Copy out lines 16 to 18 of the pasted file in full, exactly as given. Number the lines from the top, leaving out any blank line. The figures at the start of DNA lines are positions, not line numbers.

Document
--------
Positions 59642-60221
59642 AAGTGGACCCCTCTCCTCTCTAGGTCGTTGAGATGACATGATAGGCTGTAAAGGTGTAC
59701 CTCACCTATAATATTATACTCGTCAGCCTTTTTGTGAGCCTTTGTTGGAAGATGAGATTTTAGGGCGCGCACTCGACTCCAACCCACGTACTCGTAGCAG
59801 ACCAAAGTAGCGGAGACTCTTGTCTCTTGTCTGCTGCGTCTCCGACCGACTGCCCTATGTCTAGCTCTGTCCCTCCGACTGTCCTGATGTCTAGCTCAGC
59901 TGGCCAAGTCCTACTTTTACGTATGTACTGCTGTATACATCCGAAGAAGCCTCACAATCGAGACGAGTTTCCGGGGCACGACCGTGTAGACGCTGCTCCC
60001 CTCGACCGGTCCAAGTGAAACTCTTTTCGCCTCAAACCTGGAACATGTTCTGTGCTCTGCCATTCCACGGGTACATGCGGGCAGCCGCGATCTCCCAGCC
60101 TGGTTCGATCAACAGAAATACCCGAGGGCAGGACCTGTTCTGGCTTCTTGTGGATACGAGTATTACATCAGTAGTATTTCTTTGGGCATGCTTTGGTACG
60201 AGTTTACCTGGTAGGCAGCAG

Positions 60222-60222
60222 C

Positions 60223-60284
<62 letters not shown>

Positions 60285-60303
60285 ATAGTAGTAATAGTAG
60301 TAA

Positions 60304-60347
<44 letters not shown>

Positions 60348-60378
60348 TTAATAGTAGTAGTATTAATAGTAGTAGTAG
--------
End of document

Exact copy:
Positions 60304-60347
<44 letters not shown>

Positions 60348-60378